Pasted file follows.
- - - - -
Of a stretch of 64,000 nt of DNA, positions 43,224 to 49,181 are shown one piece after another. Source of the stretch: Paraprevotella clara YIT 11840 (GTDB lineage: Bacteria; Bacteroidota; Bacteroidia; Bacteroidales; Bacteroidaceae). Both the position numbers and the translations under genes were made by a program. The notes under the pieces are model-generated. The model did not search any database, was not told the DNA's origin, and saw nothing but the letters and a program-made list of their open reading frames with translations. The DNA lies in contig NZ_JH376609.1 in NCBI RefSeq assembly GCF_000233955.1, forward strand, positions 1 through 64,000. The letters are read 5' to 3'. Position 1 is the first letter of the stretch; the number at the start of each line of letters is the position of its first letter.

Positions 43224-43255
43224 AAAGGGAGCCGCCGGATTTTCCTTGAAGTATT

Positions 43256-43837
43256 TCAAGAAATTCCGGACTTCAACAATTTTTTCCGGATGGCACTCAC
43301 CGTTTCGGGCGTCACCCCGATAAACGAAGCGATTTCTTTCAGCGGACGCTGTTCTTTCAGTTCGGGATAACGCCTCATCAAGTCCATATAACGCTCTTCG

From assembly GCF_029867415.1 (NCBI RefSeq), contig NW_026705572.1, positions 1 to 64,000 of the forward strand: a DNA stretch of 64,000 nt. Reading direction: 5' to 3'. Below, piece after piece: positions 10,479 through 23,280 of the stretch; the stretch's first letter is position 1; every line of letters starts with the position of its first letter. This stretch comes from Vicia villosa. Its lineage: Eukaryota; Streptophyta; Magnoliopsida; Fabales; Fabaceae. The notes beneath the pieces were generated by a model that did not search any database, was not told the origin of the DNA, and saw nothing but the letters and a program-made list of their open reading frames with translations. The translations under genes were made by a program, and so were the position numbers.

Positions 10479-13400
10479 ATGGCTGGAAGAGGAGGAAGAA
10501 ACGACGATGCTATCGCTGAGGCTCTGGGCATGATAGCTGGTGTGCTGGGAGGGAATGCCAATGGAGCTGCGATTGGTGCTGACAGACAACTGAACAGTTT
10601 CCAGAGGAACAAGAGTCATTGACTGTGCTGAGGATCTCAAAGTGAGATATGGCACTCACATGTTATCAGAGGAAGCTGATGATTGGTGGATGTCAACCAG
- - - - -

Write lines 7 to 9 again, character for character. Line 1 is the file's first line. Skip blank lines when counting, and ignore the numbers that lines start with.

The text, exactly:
From assembly GCF_029867415.1 (NCBI RefSeq), contig NW_026705572.1, positions 1 to 64,000 of the forward strand: a DNA stretch of 64,000 nt. Reading direction: 5' to 3'. Below, piece after piece: positions 10,479 through 23,280 of the stretch; the stretch's first letter is position 1; every line of letters starts with the position of its first letter. This stretch comes from Vicia villosa. Its lineage: Eukaryota; Streptophyta; Magnoliopsida; Fabales; Fabaceae. The notes beneath the pieces were generated by a model that did not search any database, was not told the origin of the DNA, and saw nothing but the letters and a program-made list of their open reading frames with translations. The translations under genes were made by a program, and so were the position numbers.

Positions 10479-13400
10479 ATGGCTGGAAGAGGAGGAAGAA